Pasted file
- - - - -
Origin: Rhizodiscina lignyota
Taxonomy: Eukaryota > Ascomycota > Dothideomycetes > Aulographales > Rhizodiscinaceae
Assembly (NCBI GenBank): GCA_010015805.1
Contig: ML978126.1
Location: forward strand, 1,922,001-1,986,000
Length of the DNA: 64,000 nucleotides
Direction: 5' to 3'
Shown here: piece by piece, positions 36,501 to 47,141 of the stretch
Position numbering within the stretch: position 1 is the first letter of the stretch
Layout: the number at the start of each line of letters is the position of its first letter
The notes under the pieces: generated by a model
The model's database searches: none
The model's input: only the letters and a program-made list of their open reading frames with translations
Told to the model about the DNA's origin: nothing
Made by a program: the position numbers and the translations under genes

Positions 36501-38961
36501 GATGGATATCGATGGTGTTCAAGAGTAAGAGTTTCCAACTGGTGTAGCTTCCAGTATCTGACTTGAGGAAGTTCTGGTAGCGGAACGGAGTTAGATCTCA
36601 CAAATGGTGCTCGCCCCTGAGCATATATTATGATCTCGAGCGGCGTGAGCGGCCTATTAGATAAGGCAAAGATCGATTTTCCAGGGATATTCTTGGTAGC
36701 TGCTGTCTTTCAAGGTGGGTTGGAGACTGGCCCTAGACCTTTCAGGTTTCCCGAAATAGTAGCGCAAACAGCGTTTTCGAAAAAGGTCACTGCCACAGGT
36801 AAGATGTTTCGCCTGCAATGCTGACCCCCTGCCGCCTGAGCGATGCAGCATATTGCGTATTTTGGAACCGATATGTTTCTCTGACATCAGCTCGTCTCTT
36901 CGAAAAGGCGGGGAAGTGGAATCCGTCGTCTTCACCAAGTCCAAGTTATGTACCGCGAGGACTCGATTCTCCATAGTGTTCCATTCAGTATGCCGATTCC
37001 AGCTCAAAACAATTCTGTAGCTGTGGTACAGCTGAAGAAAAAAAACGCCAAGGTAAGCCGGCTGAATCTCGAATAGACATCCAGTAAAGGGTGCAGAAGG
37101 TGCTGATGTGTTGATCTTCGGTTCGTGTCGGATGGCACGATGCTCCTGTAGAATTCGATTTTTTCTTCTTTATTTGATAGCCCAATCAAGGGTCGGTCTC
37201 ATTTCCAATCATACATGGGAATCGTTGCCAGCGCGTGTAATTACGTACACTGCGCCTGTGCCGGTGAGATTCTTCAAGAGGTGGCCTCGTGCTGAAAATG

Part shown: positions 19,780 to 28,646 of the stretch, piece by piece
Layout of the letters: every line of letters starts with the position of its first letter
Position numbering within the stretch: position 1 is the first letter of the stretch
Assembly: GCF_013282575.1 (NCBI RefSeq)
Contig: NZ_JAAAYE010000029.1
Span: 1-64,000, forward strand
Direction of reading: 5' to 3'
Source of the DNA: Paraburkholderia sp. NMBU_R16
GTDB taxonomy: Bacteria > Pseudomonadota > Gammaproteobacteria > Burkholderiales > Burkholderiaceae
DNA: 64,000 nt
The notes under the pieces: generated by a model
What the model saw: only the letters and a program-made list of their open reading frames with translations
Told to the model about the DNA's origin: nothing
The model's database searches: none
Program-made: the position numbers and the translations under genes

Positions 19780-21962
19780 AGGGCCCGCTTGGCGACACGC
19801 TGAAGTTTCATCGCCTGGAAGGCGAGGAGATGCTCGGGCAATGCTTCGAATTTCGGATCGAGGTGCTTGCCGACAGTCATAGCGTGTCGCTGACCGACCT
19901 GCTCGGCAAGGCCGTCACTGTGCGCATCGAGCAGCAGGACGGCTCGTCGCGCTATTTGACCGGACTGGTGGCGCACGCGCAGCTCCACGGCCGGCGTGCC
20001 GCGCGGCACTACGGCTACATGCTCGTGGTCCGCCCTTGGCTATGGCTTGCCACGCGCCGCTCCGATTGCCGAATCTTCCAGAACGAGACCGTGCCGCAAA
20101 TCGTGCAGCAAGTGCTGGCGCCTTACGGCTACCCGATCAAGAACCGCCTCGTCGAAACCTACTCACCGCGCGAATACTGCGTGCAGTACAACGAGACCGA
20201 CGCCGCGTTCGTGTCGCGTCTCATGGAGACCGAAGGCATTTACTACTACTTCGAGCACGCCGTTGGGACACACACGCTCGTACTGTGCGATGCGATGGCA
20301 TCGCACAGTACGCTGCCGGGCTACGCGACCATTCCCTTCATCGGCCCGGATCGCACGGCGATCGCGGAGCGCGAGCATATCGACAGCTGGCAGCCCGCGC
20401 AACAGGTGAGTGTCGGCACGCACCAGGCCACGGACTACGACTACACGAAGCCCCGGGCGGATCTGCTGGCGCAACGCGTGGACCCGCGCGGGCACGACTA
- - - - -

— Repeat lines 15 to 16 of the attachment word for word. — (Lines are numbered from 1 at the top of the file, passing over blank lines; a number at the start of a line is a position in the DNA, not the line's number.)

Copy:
Made by a program: the position numbers and the translations under genes

Positions 36501-38961